News Limited’s The Daily Telegraph now outsells its Fairfax Media rival the Sydney Morning Herald by two-to-one on weekdays, new numbers from the Audit Bureau of Circulations today reveal.
The SMH saw its average circulation fall by 14.75% to 170,666 in the April to June quarter compared to the same period last year. The Tele fell by 1.36% to 350,059 in the ABCs.
The market will not be surprised to see dramatic falls across most Fairfax Media mastheads, as the publisher has been releasing additional monthly audience data which pointed in that direction. Fairfax argues that it has focused on retaining profitable copies while ditching those it costs money to circulate and print.
The biggest metro or national newspaper fall in the country came from Fairfax’s Sunday tabloid The Sun-Herald, which dropped 18.66% for the quarter to 346,960. Again this result had been telegraphed in Fairfax’s audience reports which saw the paper’s decline accelerate in June to 23%.
Fairfax’s Victorian titles also saw declines. The Age’s Monday to Friday sales fell by 14.01% while The Sunday Age was down by 14.56%.
But there were encouraging signs at Fairfax’s Australian Financial Review which appears to be stabilising. It lost 3.67% of weekday sales and 5% of Saturday sales – a much improved performance. Financial Review Group CEO Brett Clegg was bullish about the title’s digital growth. He said: “Print circulation growth in mining states such as West Australia has been offset by ongoing job losses in the finance industry in Sydney and Melbourne, as well as the inevitable shift over time to digital. Pleasingly our growth on that front is nothing short of explosive. Our digital subscriptions – including print bundles and iPad app sales – are up over 150 per cent in 6 months and traffic to afr.com has risen exponentially in 2012.”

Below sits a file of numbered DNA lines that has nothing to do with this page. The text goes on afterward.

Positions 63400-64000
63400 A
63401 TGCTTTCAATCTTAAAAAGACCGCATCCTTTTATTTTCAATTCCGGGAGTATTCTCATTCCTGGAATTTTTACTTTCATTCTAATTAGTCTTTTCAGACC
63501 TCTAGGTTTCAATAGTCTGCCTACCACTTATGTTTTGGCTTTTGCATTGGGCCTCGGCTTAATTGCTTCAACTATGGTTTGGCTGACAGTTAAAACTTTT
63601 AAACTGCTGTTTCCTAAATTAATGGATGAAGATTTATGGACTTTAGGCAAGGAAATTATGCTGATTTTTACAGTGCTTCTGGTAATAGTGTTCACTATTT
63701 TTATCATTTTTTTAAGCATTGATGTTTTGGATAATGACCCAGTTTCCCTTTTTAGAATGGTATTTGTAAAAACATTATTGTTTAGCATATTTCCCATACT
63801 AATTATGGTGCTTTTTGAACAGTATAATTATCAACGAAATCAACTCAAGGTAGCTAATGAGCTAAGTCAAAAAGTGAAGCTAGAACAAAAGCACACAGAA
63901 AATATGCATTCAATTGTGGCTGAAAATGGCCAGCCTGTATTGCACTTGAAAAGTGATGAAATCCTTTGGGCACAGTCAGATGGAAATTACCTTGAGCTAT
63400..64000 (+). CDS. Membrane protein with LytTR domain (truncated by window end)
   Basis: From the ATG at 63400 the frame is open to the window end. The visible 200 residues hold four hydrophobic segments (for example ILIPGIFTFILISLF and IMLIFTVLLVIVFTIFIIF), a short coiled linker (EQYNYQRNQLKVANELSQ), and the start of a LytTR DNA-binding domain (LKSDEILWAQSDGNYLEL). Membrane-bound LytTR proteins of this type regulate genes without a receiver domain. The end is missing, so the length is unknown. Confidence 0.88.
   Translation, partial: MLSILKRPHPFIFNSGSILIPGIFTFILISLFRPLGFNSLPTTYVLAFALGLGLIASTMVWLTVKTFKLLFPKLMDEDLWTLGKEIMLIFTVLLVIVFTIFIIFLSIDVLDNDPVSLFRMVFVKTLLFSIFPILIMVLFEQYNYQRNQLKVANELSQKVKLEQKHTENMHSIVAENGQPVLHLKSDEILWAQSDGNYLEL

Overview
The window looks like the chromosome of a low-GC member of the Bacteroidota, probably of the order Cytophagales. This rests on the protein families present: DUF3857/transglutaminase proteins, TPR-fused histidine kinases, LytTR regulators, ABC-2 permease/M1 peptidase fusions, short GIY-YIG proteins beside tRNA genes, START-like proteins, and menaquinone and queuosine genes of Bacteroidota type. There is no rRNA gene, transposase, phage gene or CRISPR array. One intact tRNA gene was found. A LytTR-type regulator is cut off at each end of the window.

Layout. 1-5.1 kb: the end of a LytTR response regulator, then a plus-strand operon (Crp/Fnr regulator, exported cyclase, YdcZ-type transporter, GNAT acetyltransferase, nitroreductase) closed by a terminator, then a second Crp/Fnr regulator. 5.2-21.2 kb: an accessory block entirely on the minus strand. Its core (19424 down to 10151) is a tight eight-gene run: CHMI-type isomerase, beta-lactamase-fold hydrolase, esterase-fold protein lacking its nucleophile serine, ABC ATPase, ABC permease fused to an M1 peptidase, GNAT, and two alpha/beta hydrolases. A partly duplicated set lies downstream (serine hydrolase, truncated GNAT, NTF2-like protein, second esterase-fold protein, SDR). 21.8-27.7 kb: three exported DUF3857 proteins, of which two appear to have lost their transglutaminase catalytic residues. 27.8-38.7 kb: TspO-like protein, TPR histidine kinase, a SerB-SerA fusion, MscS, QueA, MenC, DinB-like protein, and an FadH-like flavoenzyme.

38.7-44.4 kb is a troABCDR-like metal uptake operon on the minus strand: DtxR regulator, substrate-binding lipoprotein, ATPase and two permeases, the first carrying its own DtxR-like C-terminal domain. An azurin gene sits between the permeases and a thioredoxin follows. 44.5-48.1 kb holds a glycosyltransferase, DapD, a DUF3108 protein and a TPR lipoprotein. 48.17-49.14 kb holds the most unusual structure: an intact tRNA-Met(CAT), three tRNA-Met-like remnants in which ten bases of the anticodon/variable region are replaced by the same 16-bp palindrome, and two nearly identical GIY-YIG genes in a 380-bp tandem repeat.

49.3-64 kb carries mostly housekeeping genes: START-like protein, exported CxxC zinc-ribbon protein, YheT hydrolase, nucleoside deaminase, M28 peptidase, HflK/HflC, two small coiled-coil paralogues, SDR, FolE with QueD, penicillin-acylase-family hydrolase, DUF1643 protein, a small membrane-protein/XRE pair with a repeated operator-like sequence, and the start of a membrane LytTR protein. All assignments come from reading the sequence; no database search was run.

Only one title in the whole country – Seven West Media’s The West Australian – put on circulation. it was up 0.2%
However, News Limited’s sales falls were relatively low although the Herald Sun lost more than 25,000 weekday sales, a drop of just over 5%.
Fairfax claims that The Daily Telegraph and The Australian maintained circulation by giving away cheap and free copies. It said:
“The Daily Telegraph and The Australian are claiming only slight reductions in their print circulation figures.
“Yet an analysis of their sales channels reveals that major jumps in high volume, low yield circulation have propped up their claimed results to mask a slump in retail sales.
“Their figures conceal a major switch into high-volume channels.
“Fairfax metro dailies in Sydney and Melbourne have been shedding their exposure to these unprofitable channels since 2011 and raising prices as the publisher seeks to achieve sustainable circulation for its print business.”